Cooperative groups can work just fine in a market society, competing with other such groups and non-communal groups. I would note that worker managed firms tend to outperform other management types inside the magic number size limits so that they can be quite competitive. It is very possible to run a country where the government runs the banks, military and universities and cooperatives handle everything else.

Universities can be used to create mental capital and intellectual property and they seem to do it well.

One thing the Amish have mastered is the art of making people suspect by virtue of their being willing to be leaders. There are problems with such a model -- especially when attacked violently by outsiders or when it needs to respond quickly. Communal systems benefit by having a slow economy vs. a fast one. (Imagine in the stock market only ran once a week instead of every day? If property had to be held for five years before you could sell it again and people preferred to live in the house their parents lived in.).

Some things are possible, some are not, though for miracles, I just want children not to die.

Sunday, May 22, 2005



Go with me, will you go to the Saints that have died—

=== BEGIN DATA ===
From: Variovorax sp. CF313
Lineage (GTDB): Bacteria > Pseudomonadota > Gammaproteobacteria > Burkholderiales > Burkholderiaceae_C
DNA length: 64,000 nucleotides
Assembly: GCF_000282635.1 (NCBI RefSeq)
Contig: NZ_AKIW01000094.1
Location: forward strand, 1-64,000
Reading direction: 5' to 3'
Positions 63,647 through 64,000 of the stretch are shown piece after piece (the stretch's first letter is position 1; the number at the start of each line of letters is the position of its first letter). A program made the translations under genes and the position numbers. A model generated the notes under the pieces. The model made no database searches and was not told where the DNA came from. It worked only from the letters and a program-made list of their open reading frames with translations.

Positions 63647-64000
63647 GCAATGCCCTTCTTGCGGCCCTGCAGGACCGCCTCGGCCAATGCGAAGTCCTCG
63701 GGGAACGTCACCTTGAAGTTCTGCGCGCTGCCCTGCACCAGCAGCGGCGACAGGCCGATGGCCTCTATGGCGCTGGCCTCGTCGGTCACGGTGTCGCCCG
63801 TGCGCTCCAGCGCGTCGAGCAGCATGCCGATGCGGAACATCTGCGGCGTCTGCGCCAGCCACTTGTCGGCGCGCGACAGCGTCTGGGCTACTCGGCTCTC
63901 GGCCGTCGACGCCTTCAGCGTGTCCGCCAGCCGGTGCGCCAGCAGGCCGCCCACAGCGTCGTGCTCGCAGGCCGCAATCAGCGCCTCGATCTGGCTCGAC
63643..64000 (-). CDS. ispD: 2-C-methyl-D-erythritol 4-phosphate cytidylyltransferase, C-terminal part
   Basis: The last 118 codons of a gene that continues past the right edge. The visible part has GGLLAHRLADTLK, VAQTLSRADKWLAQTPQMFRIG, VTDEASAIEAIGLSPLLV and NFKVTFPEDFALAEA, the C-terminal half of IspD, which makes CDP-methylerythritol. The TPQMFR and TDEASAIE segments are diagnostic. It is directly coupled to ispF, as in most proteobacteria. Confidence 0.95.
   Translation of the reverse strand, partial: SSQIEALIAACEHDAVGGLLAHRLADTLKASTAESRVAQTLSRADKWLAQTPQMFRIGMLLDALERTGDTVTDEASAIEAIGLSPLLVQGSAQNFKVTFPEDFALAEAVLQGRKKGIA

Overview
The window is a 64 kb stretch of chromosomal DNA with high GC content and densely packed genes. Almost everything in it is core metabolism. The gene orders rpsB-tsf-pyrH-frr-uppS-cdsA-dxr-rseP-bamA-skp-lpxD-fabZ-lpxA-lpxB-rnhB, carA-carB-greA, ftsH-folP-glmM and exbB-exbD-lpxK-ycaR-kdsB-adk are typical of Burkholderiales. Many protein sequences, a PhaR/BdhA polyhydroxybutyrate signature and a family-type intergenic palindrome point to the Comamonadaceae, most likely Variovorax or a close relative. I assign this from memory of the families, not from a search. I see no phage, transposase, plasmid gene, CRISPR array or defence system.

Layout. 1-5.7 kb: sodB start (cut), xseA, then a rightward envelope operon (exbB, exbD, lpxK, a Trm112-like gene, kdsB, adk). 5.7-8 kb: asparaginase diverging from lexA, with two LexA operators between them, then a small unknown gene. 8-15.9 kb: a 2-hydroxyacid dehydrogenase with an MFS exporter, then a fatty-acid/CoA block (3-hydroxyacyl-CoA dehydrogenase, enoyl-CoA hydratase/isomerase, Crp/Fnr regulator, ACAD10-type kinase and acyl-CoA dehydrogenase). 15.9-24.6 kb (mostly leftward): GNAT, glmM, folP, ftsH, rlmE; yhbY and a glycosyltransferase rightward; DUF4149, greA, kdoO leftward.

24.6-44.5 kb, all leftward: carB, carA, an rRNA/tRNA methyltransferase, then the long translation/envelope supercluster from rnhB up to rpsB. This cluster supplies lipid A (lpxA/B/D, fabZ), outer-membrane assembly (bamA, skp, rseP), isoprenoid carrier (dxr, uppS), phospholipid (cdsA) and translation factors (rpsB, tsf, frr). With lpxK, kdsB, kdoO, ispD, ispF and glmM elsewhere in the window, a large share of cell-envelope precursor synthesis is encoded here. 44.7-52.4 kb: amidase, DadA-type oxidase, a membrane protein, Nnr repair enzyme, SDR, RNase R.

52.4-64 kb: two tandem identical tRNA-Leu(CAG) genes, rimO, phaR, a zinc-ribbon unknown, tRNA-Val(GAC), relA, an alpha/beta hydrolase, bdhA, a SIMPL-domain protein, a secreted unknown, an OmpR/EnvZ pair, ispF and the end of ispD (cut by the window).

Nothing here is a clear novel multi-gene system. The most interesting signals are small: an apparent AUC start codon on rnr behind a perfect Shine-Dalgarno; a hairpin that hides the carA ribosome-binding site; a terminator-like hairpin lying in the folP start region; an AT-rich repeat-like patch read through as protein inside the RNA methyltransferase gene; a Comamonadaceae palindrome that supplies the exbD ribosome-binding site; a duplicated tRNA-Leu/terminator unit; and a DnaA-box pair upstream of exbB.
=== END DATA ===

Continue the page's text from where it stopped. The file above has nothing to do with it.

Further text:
To the next better world where the righteous reside?
Where the angels and spirits in harmony be,
In the joys of a paradise vast?—Go with me.

Go with me where the truth and the virtues prevail;
Where the union is one, and the years never fail;
Not a heart can conceive, nor a nat'ral eye see
What the Lord has prepar'd for the just.—Go with me.

Go with me where there's no destruction or war;
Neither tyrants, nor sland'rers, nor nations ajar;
Where the system is perfect, and happiness free,
And the life is eternal with God.—Go with me.

Go with me, will you go to the mansions above,
Where the bliss, and the knowledge, the light, and the love,
And the glory of God do eternally be?
Death, the wages of sin, is not there.—Go with me.
50 Nauvoo, January, 1843.

Friday, May 20, 2005

Some misc. comments, on a personal note, rather than essays.

Just switched to Sunrocket for our telephone service. Switching from a $45.00 a month basic service telephone (extended calling area and some other "options" are required here) to $29.00 a month cable internet and $199 a year Sunrocket resulted in unlimited calling, an extra telephone number in Portland (so my brother can call me as a local call)and more reliable service than the DSL line was giving us. Without the extra cost of a DSL line. So, for less than basic local telephone service I have x2 DSL internet and unlimited long distance calling and two lines. So far, so good, and the free telephones included work very nicely.

I like New Balance Express for atheletic shoes. My feet are hard to fit and it can be hard to find cross trainers I like. Up to size 20 and up to 4E in width. I've small feet, I have relatives with smaller feet and some with gigantic feet. This is a great site.

Another essay soon. Paris was wonderful, the French were friendly, hardly anyone smoked, few dogs, and spring time was perfect. Being there with Win was like dreaming.

Saturday, May 14, 2005

One thing that always struck me about historical research was just how miserable the lives of those living in the past were by our standards while they were joyous to be living them.